In the middle of the 1800s, Cora Pearl served herself nude at dinner parties in Paris. As a sought-after courtesan, her shocking behavior shocked society and became a symbol of the French Second Empire’s debauchery. The belle of the demimonde, on the other hand, came from humble English ancestry. Cora Pearl was probably born around 1835 in Portsmouth, England, as Emma Elizabeth Crouch. However, in her memoir, she claimed to have been born in 1842, claiming to have been seven years younger.
Frederick Nicholas Crouch, her father, was a well-known songwriter who left the family and moved to the United States. He would later marry multiple times and reportedly had 20 children. In the meantime, Emma’s mother got married to a man she didn’t get along with. She and her siblings were sent to a boarding school in France, where she learned the language and manners of the country. In the wake of tutoring, she moved in with her grandma in London and accepted a position as a milliner’s colleague, which wore her out. Young Emma met a random man after work and was taken advantage of, according to a story that may be apocryphal. This was the turning point in her life.
In this story, Emma expected to see a woman when she left the workshop. All things being equal, she met a man who proposed to get her cakes. She was seduced by the man, who took her to a gin palace, gave her drinks, and left her a 5 pound note on her bedside table, which she later discovered. While it sounds doubtful, it wasn’t unimaginable in nineteenth century London. It’s also possible that the boyfriend of Emma’s mother had acted very inappropriately with the child.
Regardless, Emma experienced a turning point. She believed she was unable to go back to her grandmother’s house. Instead, she moved into a room in Covent Garden and began chatting with gentleman callers, one of whom was Robert Bignell, who owned the notorious Argyll Rooms brothel. She moved into Argyll and went to Paris several times with Bignell. She changed her name to Cora Pearl after falling in love with the City of Light and deciding to remain there.
Midway through the 19th century, Second Empire Paris was the cultural capital of the world, a melting pot of aspiring poets, artists, musicians, and other eccentrics.
Cora Pearl was a sensation as a courtesan, captivating patrons with her small waist and abundant bosom. She was eager, ecstatic, and unafraid to express her passion. Victor Massena, Duke of Rivoli, was the first of her “protectors,” as they were known. He bought her her first horse, lavished her with money and gifts, and financed her trips to gambling dens. The Prince of Orange, heir to the Dutch throne, was one of her many influential lovers; The Duke of Morny, half-brother of Napoleon III; and his cousin Napoleon Joseph Charles Paul, also referred to as Prince Jerome Napoleon, with whom she dated for the longest time and dated for the most money.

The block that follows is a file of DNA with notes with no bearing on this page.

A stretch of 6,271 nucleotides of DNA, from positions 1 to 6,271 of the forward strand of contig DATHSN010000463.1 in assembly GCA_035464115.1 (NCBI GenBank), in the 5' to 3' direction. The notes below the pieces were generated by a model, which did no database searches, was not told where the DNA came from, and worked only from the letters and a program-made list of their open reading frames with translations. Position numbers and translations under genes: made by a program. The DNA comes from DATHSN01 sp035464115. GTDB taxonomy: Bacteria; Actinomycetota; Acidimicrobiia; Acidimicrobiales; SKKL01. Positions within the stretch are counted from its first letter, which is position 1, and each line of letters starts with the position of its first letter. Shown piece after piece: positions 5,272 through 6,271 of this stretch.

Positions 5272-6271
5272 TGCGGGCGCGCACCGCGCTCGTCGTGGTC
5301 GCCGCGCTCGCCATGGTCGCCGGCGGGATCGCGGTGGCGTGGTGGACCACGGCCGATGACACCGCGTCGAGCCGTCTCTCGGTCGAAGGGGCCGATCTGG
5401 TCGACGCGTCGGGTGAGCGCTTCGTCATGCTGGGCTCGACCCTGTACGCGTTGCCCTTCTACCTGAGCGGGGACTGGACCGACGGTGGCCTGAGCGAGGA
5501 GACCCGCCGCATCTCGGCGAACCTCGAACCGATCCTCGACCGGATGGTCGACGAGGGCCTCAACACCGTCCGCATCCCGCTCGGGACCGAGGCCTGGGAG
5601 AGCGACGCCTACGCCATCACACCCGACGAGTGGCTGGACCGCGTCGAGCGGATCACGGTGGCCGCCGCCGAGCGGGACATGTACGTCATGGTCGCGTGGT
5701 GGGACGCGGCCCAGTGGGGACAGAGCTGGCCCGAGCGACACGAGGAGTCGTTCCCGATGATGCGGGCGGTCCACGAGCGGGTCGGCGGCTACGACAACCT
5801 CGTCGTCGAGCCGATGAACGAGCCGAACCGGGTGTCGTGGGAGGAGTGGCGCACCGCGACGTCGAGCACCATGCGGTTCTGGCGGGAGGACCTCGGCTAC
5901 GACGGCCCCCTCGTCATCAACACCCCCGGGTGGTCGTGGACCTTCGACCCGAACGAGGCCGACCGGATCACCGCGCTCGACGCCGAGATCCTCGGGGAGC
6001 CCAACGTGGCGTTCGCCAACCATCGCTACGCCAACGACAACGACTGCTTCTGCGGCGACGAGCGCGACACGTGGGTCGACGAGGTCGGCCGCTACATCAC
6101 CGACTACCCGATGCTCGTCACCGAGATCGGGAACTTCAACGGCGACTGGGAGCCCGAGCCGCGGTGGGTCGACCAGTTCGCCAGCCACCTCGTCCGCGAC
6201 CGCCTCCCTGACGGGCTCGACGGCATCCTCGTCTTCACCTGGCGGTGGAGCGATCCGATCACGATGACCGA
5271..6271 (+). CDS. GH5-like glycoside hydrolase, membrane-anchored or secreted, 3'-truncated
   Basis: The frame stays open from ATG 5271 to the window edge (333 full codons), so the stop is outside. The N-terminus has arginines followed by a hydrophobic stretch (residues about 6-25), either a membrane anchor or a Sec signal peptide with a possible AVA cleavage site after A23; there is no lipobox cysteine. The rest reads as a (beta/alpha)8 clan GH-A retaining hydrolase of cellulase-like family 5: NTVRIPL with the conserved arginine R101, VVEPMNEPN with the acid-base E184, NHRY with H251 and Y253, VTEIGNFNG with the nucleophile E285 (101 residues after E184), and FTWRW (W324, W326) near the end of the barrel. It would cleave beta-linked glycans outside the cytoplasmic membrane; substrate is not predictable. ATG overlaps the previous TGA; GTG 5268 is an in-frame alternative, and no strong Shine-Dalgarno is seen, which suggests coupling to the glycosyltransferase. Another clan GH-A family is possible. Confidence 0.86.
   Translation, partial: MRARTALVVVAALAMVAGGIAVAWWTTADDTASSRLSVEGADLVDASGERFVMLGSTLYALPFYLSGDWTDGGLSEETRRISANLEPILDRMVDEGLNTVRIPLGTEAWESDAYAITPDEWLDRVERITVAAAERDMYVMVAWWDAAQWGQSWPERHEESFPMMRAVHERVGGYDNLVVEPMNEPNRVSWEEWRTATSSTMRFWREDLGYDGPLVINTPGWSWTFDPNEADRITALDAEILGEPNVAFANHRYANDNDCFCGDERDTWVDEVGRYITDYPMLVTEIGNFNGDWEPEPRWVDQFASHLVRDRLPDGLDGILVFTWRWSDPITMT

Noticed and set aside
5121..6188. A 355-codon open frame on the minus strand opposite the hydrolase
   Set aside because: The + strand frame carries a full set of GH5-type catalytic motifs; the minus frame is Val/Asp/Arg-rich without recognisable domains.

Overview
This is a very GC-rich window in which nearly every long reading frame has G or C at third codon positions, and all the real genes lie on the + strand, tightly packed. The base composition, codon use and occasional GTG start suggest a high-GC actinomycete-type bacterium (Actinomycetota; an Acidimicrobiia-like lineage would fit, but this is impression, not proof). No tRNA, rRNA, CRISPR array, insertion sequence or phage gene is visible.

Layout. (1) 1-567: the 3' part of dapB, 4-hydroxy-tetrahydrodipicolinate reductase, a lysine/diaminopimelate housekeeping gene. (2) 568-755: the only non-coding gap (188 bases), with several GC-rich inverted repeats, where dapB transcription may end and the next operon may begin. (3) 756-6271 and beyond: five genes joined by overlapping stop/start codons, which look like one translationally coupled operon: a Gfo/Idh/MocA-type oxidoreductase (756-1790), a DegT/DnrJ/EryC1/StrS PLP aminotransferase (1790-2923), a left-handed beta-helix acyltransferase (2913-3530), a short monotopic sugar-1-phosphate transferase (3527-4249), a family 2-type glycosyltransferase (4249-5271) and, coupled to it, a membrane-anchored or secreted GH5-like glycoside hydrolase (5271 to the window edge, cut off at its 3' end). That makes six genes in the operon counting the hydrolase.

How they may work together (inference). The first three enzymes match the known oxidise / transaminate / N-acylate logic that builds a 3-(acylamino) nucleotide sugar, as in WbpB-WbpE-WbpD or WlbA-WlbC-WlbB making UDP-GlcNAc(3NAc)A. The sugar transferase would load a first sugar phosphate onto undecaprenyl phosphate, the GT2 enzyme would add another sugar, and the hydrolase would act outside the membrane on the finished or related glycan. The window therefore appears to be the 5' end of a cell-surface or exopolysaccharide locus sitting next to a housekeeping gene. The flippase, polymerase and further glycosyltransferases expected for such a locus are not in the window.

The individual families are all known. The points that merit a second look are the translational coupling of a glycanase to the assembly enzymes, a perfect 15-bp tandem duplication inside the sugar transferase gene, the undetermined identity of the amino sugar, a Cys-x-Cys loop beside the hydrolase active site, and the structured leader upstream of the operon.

Due to her love of horses, Cora rose to fame. She had as many as sixty of them and a fleet of carriages at one point. It is said that she was the model for courtesans in the Bois de Boulogne to ride in carriages. She had two homes in Paris and a chateau in the country when she was most famous.
Due to her scandalously sexy behavior, Cora Pearl rose to prominence as one of the most well-known Parisian courtesans of her time. She would bathe in champagne or dance in her birthday suit in front of her guests. She reportedly served extravagant meals, one of which she allegedly served naked on a silver platter. The best tailors in the country made her extravagant lingerie and haute couture dresses. She used expensive perfume and the best jewelry. She was an avid gambler. Ka-ching!
Wearing nothing but strategically placed diamonds, she made a brief foray into theater, but neither were her efforts taken seriously nor were they applauded.
However, the end of an era was getting closer. Frivolous gatherings were curtailed by the Franco-Prussian War. Cora returned momentarily to Britain with Sovereign Jerome Napoleon, yet she was gotten some distance from Grosvenor Inn, given her standing. She returned to Paris to discover that the once-effervescent city had been taken over by conservative austerity. She had fewer wealthy callers to pay her bills, and her extravagant behavior was now viewed as gauche.
Alexandre Duval, a wealthy but erratic young man ten years her junior, became obsessed with Cora Pearl. Because she needed his money, she put up with him for a while, but when he became too irrational, she dumped him. Duval, who had been cheated on, showed up at her door with a gun, tried to break into her house, and in the fight that ensued, he was able to kill himself.
Gossips claimed that Cora shut the door and left him bleeding outside. According to the New York Times, she actually brought him in and treated his injuries. Cora Pearl’s already fragile reputation was shattered, but Duval fully recovered.
Her life began to spiral downward once she turned 40. She was cut off by Prince Jerome Napoleon, who had been paying her bills. Throughout the following ten years, she gradually auctions off resources step by step — the houses, the horses, the jewelry. She was living in a boarding house and had nothing left by 1885.
Cora Pearl was very close to passing away. She published her memoir in 1886, but it was deemed dull and quickly disappeared due to the fact that she downplayed her raunchy activities and hid the names of her patrons. She had intestinal cancer, which she didn’t know about but would kill her in a year. On July 8, 1886, she died. The cost of her burial and funeral was anonymously covered by one of her former lovers. She was covered in Batignolles Burial ground in Paris, however there is no grave marker. She was 51.